Developer pays big premium for Charleston tract

The property at 28 Woolfe St. formerly was a frozen-food warehouse that partially collapsed in 2013. The Elan Midtown apartment building is in the background.

A former Woolfe Street warehouse property that fetched $2.7 million less than a year ago has changed hands again — and at a big markup.

An Atlanta-based multifamily developer has paid $8 million for the downtown Charleston property, county real estate records show. The sale closed last week.

The purchaser is an affiliate of South City Partners LLC, which is involved in the apartments that are to be built as part of the Horizon Project near the city’s medical district.

The Georgia company could not be reached for comment about its specific plans for the Woolfe Street tract, which measures less than an acre. The property is between King and Meeting streets, next to the Woolfe Street Playhouse.

For years, Taylor’s Frozen Food operated a warehouse on the site. According to news reports, the roof and other parts of the aging structure collapsed in August 2013. No one was hurt.

The remnants include sections of the brick walls, including a portion that is supported by heavy-duty bracing.

The previous owner was an affiliate of New York-based Spandrel Development Partners, which bought the property in August. On its website, the company said it was planning to develop 28 Woolfe into an eight-story luxury apartment building with some ground-floor retail space and parking. A rendering showed some of the surviving walls being incorporated into the facade of the new building.

Tim Keane, the city’s planning director, said the proposed structure has received first approval from the Board of Architectural Review. The new owner has indicated that it hopes to stick with the same design and concept, though Keane was uncertain whether South City Partners is planning condominiums or apartments.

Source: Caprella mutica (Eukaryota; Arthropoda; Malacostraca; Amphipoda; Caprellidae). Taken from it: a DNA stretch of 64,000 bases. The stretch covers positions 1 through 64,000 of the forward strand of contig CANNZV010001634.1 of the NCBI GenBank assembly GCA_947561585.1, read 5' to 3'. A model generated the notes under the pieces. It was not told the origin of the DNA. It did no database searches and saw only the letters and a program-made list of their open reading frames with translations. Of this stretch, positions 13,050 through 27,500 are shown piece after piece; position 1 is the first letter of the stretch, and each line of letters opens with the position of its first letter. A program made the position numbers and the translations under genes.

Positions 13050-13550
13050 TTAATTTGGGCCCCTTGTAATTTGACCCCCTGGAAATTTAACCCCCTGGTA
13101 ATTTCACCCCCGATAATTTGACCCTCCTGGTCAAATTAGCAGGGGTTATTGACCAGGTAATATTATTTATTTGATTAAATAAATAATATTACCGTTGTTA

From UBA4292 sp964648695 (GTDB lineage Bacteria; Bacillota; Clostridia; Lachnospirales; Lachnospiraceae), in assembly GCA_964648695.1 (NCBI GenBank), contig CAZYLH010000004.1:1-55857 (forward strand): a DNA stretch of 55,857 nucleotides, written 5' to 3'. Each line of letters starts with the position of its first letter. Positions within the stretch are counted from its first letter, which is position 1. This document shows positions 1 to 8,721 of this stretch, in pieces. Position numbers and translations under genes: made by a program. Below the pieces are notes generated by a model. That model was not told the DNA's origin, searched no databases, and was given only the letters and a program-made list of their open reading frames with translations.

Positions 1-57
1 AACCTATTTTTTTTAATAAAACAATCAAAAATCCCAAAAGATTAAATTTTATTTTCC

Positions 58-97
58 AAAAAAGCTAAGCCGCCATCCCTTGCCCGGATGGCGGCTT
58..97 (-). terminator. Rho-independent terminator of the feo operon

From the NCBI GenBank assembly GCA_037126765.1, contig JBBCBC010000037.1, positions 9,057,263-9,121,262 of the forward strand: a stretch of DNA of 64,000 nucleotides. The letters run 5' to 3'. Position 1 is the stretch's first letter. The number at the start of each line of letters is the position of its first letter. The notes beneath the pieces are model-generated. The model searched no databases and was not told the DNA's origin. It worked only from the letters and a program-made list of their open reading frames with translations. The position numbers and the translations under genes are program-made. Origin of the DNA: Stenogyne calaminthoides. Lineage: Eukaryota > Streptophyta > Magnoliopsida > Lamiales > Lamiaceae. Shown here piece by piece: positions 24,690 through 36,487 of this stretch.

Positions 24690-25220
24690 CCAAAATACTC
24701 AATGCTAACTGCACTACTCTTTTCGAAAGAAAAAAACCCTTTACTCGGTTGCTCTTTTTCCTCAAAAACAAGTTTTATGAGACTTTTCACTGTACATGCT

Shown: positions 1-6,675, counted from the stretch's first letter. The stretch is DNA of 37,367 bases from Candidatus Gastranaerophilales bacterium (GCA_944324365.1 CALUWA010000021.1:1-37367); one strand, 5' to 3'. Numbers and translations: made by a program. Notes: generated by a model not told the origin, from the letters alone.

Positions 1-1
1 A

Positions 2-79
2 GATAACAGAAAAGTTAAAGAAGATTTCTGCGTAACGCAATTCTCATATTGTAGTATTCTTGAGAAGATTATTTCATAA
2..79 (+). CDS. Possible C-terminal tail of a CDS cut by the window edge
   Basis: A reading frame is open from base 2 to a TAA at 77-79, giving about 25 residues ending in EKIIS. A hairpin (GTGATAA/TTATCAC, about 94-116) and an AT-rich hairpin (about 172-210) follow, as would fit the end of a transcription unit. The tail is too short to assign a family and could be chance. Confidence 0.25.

Either way, the zoning requires that 15 percent of the living units be classified as “workforce housing” for low- to moderate-income residents, Keane said.

As for the rest of the building, the developer will have to shoot for the high end of the market based on how much it paid for the raw land, said Elaine Worzala, executive director of the Carter Center for Real Estate at the College of Charleston.

“They must be anticipating a pretty big cash flow,” she said Thursday.

The property is in a rapidly changing part of the peninsula that’s attracting fresh investment from real estate developers, she said. At the nearby Midtown project, two Hyatt hotels are almost complete. Around the corner, Elan Midtown added 200 luxury apartments and retail space at Meeting and Spring streets in 2013.

About a block north, The Post and Courier’s parent company is working with private developers to build the first phase of Courier Square, which will include apartments, commercial space and parking on a 2.4-acre lot at Meeting and Columbus streets.

Contact John McDermott at 937-5572.